Sri Lanka has emphasized that regulation, transparency and accountability of funding to NGOs and NPOs is a pre-requisite in the interest of national security and counter-terrorism as recognized by states, and that obligation placed on states to adhere to the regulatory framework in compliance with 40 Recommendations of the Financial Action Task Force, makes it mandatory to monitor fund transfers of all financial institutions inclusive of NPOs and INGOs (associations) and other financial institutions, in countering financing of terrorism, money laundering or other related trans-national crimes.
Sri Lanka has observed that the Legal Aid Commission of Sri Lanka primarily funded by the state, covers most parts of the country with approximately 70 legal aid centres, including in the former conflict-affected areas, and records a high caseload and provision of services.
Ambassador Ravinatha Aryasinha, Sri Lanka's Permanent Representative to the UN in Geneva and Leader of the Sri Lanka Delegation to the 23rd session of the UN Human Rights Council (HRC) delivering the national statement on Monday (27 May 2013), apprised the Council of progress with regard to reconciliation in Sri Lanka since its last session in March 2013, Sri Lanka’s engagement with the Council and its mechanisms and on Sri Lanka’s position with regard to thematic issues of relevance to the Office of the High Commissioner for Human Rights.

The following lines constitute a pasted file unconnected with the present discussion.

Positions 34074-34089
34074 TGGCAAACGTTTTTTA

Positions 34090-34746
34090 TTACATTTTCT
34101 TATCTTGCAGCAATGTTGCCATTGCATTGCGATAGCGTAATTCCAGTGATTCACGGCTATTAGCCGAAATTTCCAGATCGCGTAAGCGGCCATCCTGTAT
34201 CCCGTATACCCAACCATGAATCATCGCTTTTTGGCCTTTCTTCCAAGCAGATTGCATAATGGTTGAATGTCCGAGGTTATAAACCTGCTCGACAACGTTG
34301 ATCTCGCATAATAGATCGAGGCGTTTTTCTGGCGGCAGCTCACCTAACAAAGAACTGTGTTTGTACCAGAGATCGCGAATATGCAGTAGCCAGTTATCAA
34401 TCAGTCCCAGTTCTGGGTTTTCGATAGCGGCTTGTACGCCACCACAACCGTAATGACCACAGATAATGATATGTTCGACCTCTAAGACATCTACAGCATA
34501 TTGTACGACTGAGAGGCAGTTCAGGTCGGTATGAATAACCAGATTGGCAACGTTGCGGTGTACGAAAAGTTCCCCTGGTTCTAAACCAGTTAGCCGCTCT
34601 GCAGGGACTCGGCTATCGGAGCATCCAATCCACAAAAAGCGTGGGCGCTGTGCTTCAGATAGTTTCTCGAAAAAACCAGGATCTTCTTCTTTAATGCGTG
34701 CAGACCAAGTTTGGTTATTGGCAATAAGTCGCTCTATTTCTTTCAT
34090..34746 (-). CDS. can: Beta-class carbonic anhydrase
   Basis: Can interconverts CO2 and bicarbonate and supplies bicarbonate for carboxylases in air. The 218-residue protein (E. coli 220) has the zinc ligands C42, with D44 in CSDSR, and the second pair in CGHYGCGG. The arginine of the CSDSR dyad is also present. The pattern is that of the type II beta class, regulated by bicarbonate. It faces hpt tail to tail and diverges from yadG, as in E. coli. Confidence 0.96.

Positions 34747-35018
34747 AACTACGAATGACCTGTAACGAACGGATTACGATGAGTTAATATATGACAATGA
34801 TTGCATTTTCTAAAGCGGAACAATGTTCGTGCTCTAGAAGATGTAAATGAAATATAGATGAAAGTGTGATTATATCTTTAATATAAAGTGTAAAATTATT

Sri Lanka's Permanent Representative to the UN in Geneva Ambassador Ravinatha Aryasinha has said,strong political will is needed to finalize the process of considering, revising, and ultimately endorsing the draft Right to Development criteria and operational sub-criteria, towards the elaboration of a coherent set of standards on this intrinsic right. Addressing the 14th session of the U.N Open-ended Intergovernmental working group on the Right to Development at the UN in Geneva on 13 May 2013, he said with the world struggling through multiple crises, a renewed international commitment toward sustainable development at RIO+20, and the post-2015 development agenda upon us, the effective implementation of the right to development is required now, more than ever before.
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Says vote a rare moment of solidarity in re-constituted HRC for those who continue to believe in principle